In e-commerce negotiations the parties need the flexibility to use various attributes in a workflow document to describe their commodities and terms. We conclude that implementing those documents with XML text files is better than the conventional RDBMS tables. First, relational tables have a finite number of predefined data entities. In negotiations many new things may come up dynamically. It's impractical to predefine them. Second, relational tables usually require high data integrity for transactions as they tend to have tight data constraints among one another. Negotiating documents should be loosely composed with fewer data restrictions. Third, with normalized data, the content of one document is often scattered in a number of tables in RDBMS. The danger of unintentionally changing historic data is greater. XML is effective in modeling document-oriented trading processes because the negotiating parties can add conditions/attributes at will to the same self-explanatory document with greater flexibility. Buyers and suppliers may pass around an XML document in a negotiation until a deal is reached. After the deal they can simply archive the XML as a single file, hence the information is retained independent of other variables.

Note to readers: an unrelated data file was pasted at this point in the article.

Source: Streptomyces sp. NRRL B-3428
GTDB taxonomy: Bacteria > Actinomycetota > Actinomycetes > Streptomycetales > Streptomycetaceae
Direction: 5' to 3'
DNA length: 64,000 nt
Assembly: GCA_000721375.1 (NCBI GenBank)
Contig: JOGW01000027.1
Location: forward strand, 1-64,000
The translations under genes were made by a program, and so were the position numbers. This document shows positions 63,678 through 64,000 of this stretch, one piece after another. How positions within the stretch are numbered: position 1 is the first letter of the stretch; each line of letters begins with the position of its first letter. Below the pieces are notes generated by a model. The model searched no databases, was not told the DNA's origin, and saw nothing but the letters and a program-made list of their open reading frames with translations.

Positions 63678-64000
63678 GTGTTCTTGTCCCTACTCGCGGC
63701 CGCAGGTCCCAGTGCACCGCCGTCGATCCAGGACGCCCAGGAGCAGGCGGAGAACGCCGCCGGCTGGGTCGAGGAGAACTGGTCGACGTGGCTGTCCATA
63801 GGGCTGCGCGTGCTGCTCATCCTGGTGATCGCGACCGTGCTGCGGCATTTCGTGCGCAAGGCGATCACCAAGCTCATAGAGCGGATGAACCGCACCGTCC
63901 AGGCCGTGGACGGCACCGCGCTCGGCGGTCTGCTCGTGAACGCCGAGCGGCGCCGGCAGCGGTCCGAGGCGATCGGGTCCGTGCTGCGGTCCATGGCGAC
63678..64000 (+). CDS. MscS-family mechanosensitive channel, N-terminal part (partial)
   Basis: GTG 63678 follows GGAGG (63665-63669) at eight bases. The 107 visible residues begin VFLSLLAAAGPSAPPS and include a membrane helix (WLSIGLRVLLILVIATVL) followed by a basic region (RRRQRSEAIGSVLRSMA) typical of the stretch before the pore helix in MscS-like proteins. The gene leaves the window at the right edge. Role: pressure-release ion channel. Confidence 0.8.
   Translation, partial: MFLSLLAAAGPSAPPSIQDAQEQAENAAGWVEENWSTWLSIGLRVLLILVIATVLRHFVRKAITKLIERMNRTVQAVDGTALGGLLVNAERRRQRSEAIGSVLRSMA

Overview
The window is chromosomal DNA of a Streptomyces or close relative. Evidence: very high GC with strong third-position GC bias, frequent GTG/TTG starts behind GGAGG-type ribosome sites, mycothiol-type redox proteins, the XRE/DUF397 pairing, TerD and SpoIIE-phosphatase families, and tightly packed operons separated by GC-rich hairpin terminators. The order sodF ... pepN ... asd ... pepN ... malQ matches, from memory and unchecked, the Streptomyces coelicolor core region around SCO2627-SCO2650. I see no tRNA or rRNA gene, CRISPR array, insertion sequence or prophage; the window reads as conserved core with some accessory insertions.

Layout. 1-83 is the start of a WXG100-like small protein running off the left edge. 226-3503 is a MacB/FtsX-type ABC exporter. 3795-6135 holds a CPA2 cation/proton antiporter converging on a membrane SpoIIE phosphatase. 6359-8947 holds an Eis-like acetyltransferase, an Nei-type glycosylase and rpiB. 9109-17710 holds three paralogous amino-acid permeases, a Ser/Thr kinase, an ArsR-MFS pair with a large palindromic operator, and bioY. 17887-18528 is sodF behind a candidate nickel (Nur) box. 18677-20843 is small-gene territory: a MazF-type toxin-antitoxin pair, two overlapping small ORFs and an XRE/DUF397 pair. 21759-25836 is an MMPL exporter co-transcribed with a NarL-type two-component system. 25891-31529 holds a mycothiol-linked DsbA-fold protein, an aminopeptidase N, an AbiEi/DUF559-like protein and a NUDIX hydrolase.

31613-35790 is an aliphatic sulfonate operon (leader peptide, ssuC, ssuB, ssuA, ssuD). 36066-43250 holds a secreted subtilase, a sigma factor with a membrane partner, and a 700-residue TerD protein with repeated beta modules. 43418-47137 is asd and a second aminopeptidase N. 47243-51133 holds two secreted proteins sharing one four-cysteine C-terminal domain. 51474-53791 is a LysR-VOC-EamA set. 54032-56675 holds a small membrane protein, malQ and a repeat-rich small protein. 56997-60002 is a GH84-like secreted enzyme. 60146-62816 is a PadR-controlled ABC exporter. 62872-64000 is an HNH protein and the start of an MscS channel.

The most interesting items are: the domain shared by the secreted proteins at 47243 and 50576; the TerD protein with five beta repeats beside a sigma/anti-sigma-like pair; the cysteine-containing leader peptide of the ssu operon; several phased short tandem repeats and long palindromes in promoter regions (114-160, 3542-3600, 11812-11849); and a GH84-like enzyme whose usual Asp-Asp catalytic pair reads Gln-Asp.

XML shines in its flexibility; however, we soon found one of its shortcomings. Compared to querying data in RDBMS, searching information from a pile of XML files is difficult because data is stored in display strings rather than its native data types. Also, opening a number of XML files and parsing them is expensive. It's even harder to search through XML documents with compound attribute value constraints. As a simple example, the date string "5/17/1997" in an XML file is meaningful to human eyes, but our computers can't tell whether it's before or after another date value.